It’s extremely unlikely Apple will supply a charging block with the iPhone 15. And if it does introduce fast charging through USB Type-C, you will certainly have to buy a new charger and cable to take advantage of it. While Apple will make it fairly easy to buy the right equipment, if the 140W charging block is anything to go by, it won’t be cheap. But you could always buy a non-Apple charger, right?

But fast charging an Android phone using third-party equipment can be a nightmare, as it’s often difficult to confirm if the right standards are supported by the charger and cable you’re looking at, and that assumes the phone manufacturer has made finding the specs required easy in the first place. Many don’t because they want you to buy the original equipment directly. In the case of brands like OnePlus, you have to buy original equipment anyway because it’s proprietary technology that enables fast charging.

I hope I’m wrong about all this and don’t end up longing for the return of a Lightning port.

If all that wasn’t enough, there have also been rumors that Apple has considered restricting fast charging, and even fast data transfer speeds, to USB-C cables produced under its Made for iPhone program, limiting usage even further unless you buy specific new equipment. The EU took a very dim view of this and even commented on the situation despite it not being confirmed, saying this action would not meet requirements.

It can be a confusing, time-consuming, and often expensive endeavor to try to get the right fast-charging equipment for a modern Android phone. The introduction of USB-C on the iPhone 15 may mean that joy is to come for new iPhone owners too. It’s sometimes tempting to give up and use the charger you have already and just live with slow charging, but there are times when fast charging is very helpful — and it can even be life-changing when enabled.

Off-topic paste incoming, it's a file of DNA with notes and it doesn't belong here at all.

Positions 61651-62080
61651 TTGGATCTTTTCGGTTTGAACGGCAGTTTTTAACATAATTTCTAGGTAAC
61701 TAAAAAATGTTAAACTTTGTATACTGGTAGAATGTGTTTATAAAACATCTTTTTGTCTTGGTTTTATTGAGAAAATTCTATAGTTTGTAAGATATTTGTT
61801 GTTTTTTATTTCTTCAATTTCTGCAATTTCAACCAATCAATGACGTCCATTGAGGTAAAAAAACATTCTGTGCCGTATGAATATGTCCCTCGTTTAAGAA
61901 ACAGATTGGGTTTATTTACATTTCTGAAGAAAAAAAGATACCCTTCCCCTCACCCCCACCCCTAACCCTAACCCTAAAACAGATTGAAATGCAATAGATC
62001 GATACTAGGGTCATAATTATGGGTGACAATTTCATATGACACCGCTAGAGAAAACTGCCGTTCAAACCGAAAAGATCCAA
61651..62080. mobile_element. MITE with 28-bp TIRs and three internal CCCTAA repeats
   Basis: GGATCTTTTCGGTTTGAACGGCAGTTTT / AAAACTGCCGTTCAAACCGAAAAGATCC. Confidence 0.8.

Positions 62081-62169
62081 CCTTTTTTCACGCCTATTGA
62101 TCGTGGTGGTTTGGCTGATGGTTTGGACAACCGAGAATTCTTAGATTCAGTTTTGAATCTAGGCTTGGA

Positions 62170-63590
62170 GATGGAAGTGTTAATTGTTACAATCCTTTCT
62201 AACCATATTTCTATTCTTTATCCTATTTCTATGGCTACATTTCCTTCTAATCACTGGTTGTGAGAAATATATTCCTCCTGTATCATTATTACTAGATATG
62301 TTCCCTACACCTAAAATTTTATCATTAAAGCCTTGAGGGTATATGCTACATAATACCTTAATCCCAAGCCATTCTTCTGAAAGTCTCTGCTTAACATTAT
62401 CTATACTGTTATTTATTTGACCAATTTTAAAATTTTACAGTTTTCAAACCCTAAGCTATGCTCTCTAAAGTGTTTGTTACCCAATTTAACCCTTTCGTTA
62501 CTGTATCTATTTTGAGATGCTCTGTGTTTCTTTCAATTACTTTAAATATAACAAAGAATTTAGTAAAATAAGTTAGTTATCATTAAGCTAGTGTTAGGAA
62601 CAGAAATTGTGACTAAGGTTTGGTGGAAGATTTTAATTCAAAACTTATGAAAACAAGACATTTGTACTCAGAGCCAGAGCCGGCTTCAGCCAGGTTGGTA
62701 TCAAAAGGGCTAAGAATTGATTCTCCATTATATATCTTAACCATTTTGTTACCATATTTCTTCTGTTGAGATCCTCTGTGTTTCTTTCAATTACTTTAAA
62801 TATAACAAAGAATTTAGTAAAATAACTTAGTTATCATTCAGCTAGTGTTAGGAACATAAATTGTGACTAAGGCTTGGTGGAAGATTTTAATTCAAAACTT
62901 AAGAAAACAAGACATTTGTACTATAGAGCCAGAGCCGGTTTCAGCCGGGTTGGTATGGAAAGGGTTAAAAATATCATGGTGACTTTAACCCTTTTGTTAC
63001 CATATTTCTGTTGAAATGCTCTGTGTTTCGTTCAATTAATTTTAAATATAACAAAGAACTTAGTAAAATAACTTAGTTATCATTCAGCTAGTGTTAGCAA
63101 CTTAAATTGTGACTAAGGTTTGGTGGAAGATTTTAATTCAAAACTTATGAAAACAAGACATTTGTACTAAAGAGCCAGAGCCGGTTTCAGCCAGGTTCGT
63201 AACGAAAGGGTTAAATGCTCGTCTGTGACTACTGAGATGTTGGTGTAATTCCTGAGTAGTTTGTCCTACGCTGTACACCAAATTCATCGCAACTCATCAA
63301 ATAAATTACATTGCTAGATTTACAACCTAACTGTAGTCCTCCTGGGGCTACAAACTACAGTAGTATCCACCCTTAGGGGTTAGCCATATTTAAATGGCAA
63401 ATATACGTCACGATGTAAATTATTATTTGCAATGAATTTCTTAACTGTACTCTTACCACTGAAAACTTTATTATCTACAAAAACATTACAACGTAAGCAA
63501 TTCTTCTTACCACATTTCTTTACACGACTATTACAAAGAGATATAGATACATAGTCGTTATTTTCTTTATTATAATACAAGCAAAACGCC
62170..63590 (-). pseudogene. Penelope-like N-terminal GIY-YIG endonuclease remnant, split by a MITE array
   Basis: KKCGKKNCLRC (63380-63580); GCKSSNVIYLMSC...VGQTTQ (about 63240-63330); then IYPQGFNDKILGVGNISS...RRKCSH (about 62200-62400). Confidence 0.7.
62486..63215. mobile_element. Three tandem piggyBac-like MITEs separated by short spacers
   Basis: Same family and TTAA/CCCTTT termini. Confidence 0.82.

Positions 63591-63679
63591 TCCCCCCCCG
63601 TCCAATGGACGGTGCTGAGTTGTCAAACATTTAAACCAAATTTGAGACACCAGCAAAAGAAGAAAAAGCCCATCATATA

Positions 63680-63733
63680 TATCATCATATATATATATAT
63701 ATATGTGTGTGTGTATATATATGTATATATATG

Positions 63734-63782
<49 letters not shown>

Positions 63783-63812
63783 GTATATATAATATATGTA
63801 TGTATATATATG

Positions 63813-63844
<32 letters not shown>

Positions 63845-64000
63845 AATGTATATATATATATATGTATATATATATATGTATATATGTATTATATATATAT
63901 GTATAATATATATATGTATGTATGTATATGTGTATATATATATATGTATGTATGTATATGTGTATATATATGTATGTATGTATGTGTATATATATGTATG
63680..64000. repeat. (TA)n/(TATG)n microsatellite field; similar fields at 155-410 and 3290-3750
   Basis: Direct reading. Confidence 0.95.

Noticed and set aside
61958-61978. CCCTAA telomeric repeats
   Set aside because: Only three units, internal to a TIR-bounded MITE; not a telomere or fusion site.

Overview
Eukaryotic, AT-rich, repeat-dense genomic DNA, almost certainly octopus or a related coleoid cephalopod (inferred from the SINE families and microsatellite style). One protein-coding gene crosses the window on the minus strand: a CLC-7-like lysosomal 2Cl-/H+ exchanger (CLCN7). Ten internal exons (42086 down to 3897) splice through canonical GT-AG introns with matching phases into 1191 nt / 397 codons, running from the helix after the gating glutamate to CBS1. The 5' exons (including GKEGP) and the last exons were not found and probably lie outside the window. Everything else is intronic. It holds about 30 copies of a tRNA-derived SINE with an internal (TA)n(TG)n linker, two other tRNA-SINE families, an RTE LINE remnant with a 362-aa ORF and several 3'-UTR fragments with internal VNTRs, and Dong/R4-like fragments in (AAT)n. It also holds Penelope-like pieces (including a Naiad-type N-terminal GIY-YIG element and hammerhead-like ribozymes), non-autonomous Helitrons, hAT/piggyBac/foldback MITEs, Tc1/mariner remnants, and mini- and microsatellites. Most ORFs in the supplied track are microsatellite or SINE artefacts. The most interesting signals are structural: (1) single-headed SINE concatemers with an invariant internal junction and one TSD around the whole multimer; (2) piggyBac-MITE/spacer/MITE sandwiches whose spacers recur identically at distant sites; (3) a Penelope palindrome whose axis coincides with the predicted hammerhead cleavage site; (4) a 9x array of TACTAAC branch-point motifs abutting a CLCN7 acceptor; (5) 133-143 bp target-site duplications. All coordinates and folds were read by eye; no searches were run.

What will happen?

iPhone 14 Pro showing Battery & Health
Christine Romero-Chan / Digital Trends

There’s further doom and gloom around Apple and its plans for USB Type-C on the iPhone 15. Technically, it does not have to comply with any rules around it until the very end of 2024, when the EU law will come into play, so it could potentially do exactly what it likes with cables, chargers, and charging speeds now with the iPhone 15 and even the iPhone 16, then worry about 2024 when it comes along. It may only need a software update to bring devices into line should it be faced with no choice, adding yet another layer of confusion for buyers.

Apple will undoubtedly present any introduction of USB Type-C and a fast charging feature clearly and concisely, but underneath it will be a complicated web of technology standards, legal considerations, and a need to continue making money from the sale of official and certified accessories. Worse, anything it does now could change again this time next year — and again the year after that. I’d love to see fast charging on the iPhone, but I’d also like it to be a simple, cost-effective system for everyone. Experience with Android phones tells me it may not happen.

I hope I’m wrong about all this and don’t end up longing for the return of a Lightning port, especially because the EU plans to do the same again for wireless charging in the future. Maybe we can look forward to having the same questions and concerns about MagSafe one day too.

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Andy Boxall
Andy is a Senior Writer at Digital Trends, where he concentrates on mobile technology, a subject he has written about for…